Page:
At one stage the TV presenter briefly acknowledged the candid content of his questions by saying “we’ll leave off this sexy image thing”, but did later return to the subject when he asked her whether she felt “any feeling of embarrassment” about appearing on screen naked.
The 'Sexist’ Fallout
While a big deal wasn’t made of the interview at the time, it clearly still rankles with Mirren, who years afterwards described Parkinson as “an extremely creepy interviewer” and claimed he acted “like an ass” during the chat.
In a 2010 interview with BUST magazine, the star admitted she had been “far more polite than I should have been” during the frank chat show conversation, and described it as “enraging”.
Mirren returned to the TV presenter’s Parkinson show - which has aired 540 episodes during an on and off broadcast from 1971 to 2007 - as a guest in 2006 while promoting her movie The Queen, in which she played the titular role.
And when she saw a slight opportunity to take the host to task about their 1975 encounter she grabbed it with both hands.
Copyright [Ken McKay/REX Shutterstock]
After mentioning a quote the actress had given to a newspaper about not having to depend on her breasts to land the role of DCI Jane Tennison in drama series Prime Suspect, she struck back: “I’m glad you mentioned that Michael, because you can’t resist can you!
"The first time we ever met he had to talk about my breasts, now it’s full circle.”
And the host did himself now favours in trying with his defence, saying: “Now to be fair to me, they were hanging out,” referring to the strappy black dress Mirren was wearing at the time.
A startled and open-mouthed Mirren, whose outfit on the day didn’t appear to expose her assets, replied: “No they weren’t … excuse me!”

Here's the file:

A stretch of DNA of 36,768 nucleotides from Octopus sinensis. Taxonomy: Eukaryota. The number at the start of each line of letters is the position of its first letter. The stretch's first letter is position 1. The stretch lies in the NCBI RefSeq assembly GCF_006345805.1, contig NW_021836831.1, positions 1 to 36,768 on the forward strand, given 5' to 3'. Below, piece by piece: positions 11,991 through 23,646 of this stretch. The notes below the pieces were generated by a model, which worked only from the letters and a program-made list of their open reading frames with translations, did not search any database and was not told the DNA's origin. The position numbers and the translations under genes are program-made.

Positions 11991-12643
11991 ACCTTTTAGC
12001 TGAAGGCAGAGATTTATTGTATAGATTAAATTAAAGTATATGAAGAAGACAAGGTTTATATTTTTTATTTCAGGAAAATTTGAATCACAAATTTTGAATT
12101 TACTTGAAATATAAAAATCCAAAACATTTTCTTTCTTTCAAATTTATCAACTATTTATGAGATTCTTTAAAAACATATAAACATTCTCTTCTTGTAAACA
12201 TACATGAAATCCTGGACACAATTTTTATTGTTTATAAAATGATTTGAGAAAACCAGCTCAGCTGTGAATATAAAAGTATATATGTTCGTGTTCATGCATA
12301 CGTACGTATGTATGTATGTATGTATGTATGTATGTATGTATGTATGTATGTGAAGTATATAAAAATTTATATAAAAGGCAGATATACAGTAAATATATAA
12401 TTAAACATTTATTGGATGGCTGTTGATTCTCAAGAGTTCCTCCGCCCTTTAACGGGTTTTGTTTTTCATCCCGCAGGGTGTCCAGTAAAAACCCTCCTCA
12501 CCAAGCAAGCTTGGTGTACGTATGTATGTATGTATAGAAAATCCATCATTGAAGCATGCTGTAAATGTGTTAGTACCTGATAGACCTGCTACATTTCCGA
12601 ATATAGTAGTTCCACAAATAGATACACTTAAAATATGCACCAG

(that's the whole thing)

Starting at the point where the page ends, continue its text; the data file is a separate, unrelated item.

Parkinson tried to play down the controversial conversation in a jokey way by saying the pair were both “a lot sillier” back then, before Mirren, with a slight grin on her face, said: “I hated you.
"I thought you were a sexist person for mentioning my breasts, and also you wouldn’t actually say the word 'breasts’.”
That '70s Thing
Despite her clear rage, in a 2013 interview with the Radio Times the star described the notorious convo as “a classic example of the prevalent attitude at that time”, adding: “There was a prurient sort of thing going on.”
And while Mirren continues to be asked about, and talk about, the infamous interview, once again last year she admitted the decade was partly to blame for how that conversation had gone.
In a newspaper interview last year, she described sexism in the 70s as being “worse than the 1940s or 50s,” adding: “It was horrible.”
She explained: “That decade, after the sexual revolution but before feminism, was perilous for women.
“Men saw that as a sort of “Oh fantastic! We can f**k anything, however we like, whenever we like. They’re up for grabs, boys!”
Copyright [Ken McKay/REX Shutterstock]
“Sexist old fart”
In another interview with The Daily Telegraph in 2011, Mirren perhaps summed up the whole moment best.
After revealing she had recently re-watched the interview online, she said: “I watched it and I actually thought, bl**dy hell! I did really well. I was so young and inexperienced. And he was such a f***ing sexist old fart. He was.
"He denies it to this day that it was sexist, but of course he was.”